The Golden Age of Rome was from 98-190 AD. Rome was the largest it would ever be. It lost no wars, paid no tribute and the Mediterranean was a Roman lake. During that time at least 20 million people lived within the borders of the Roman Empire. In most areas every day commerce was conducted with the sestertius (a large bronze coin about 30mm in diameter) and its fractions. For a sestertius you could get three glasses of wine and a loaf of bread. Many commercial transactions were conducted in sestertii (the plural), even the sale of the Roman Empire itself. The sestertii weighed an average of 28 grams and bore portraits of the emperor and his family as they wanted to be seen by the people of Rome.

The most commonly found coin from the second century BC through the first half of the third century AD is the silver denarius. This popular coin is usually between 18 and 20 millimeters across, and weighs between 3 and 4 grams. A denarius was equivalent to four sestertii in the Roman accounting system.

The gold aureus was the most valuable denomination from its inception in 83 BC through the time of Constantine in the early part of the fourth century AD when it was replaced by the gold solidus. The aureus was valued at 100 sestertii, or 25 denarii, it is about the same size as a denarius, but weighs about twice as much.

The bronze As was a good sized brass or copper coin, about 23 to 30 mm across, and weighing 8 to 12 grams. Worth one-quarter of a sesterius, it was a commonly used coin among the Roman public. It was also the unit of account, until the denarius took over that role in the second century BC.

1 gold aureus = 2 gold quinarii = 25 silver denarii = 50 silver quinarii =100 bronze sestertii = 200 bronze dupondii = 400 bronze asses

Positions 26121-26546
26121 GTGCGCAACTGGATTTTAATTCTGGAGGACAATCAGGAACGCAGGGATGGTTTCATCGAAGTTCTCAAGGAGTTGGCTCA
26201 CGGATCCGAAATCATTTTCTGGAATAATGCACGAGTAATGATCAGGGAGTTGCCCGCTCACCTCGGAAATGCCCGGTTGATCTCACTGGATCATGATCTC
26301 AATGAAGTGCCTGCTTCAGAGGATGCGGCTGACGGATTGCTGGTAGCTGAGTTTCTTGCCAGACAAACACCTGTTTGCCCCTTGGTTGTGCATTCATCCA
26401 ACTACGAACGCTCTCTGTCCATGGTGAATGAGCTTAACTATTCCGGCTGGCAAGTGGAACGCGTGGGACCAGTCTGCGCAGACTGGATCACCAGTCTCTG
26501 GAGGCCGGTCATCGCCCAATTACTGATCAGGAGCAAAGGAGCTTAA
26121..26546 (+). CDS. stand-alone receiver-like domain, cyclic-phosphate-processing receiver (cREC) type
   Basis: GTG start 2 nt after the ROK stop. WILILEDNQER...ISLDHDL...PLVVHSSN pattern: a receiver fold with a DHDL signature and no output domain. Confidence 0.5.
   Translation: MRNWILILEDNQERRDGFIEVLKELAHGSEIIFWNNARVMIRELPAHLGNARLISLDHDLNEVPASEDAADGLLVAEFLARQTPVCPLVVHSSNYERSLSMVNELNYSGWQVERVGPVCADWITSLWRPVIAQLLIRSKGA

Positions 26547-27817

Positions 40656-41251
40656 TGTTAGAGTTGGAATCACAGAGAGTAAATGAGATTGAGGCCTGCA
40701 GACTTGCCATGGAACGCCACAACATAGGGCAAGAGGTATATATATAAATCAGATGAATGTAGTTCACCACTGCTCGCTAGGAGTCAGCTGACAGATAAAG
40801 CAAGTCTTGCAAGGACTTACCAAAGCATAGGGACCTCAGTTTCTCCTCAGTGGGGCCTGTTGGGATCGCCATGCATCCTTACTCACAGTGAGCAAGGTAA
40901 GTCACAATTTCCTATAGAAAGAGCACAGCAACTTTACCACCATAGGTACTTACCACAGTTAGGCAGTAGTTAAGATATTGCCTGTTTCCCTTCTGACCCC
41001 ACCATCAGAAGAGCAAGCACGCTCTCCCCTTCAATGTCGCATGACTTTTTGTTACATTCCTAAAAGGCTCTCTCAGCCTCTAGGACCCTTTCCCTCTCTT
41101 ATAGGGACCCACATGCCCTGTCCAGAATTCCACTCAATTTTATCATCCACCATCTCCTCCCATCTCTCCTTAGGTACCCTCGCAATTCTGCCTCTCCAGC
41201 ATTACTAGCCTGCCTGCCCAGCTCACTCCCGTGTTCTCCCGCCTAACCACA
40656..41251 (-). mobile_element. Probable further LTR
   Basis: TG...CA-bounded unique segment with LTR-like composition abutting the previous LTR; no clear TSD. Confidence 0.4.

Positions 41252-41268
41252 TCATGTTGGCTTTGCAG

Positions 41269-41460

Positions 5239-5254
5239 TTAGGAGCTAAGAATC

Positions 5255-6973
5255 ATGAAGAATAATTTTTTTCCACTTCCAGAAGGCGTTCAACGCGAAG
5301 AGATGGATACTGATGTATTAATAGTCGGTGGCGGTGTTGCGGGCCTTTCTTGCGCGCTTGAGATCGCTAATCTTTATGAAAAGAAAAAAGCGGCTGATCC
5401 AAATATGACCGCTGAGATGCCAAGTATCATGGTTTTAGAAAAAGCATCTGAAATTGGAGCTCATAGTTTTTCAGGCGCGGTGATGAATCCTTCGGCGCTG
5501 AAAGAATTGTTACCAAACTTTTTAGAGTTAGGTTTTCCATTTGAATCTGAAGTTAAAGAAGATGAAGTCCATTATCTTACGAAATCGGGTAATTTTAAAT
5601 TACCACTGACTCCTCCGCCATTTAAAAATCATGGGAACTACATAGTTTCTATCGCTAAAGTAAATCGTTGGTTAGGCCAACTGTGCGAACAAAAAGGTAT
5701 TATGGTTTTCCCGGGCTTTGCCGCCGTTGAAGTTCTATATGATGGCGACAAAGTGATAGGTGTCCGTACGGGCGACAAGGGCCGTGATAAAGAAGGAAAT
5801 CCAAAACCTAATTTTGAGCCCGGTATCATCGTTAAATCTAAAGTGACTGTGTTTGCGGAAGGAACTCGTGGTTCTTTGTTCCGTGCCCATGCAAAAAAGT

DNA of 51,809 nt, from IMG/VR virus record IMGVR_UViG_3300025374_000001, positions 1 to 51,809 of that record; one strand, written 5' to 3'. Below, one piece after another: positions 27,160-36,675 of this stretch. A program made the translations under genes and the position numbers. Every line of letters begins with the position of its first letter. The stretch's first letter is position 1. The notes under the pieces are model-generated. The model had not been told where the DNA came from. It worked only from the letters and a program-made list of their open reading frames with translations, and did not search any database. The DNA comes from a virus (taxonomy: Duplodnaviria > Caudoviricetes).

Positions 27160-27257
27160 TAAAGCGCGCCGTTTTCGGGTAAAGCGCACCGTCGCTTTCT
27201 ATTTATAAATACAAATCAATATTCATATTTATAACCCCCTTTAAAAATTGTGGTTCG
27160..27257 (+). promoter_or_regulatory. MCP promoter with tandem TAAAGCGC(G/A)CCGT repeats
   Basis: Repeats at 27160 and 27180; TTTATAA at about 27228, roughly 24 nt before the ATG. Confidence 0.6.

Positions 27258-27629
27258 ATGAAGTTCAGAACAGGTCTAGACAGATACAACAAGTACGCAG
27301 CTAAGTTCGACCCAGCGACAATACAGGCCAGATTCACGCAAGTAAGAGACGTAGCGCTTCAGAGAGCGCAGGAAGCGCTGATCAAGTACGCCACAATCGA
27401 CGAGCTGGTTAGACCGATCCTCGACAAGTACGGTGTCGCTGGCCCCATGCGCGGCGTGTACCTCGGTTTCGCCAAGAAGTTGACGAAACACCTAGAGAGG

1 gold quinarius = 50 bronze sestertii, etc.

1 silver denarius = 2 silver quinarii = 4 bronze sestertii = 8 bronze dupondii = 16 bronze asses

1 silver quinarius = 2 bronze sestertii, etc.

1 bronze sestertius = 2 bronze dupondii = 4 bronze asses

1 bronze dupondius = 2 bronze asses

1 bronze as = 2 bronze semisses

Follow this link to a great article about what a roman coin was worth and what it would buy.

Antoninianus is the modern name for the silver coin introduced by the Emperor Caracalla in 215 AD to supplement the debased denarius. Its ancient name is not known, so it has been named after Caracalla's proper name (Marcus Aurelius Antoninus) it can be identified by the radiate crown on the obverse portrait. It is not really known what the legal ratio of antoniniani to denarii was but it is believed to have been issued as a double denarius, although it was only 1.5 times the weight of a denarius. This was a common method of devaluation throughout history. Its typical diameter was approximately 22-23 millimeters. The antoninianus began its existence as a silver coin and was later debased to a copper coin with a silver wash. It was eventually discontinued by Constantine.

A solid silver antoninianus of Philip the ArabA copper antoninianus with a silver wash of Probus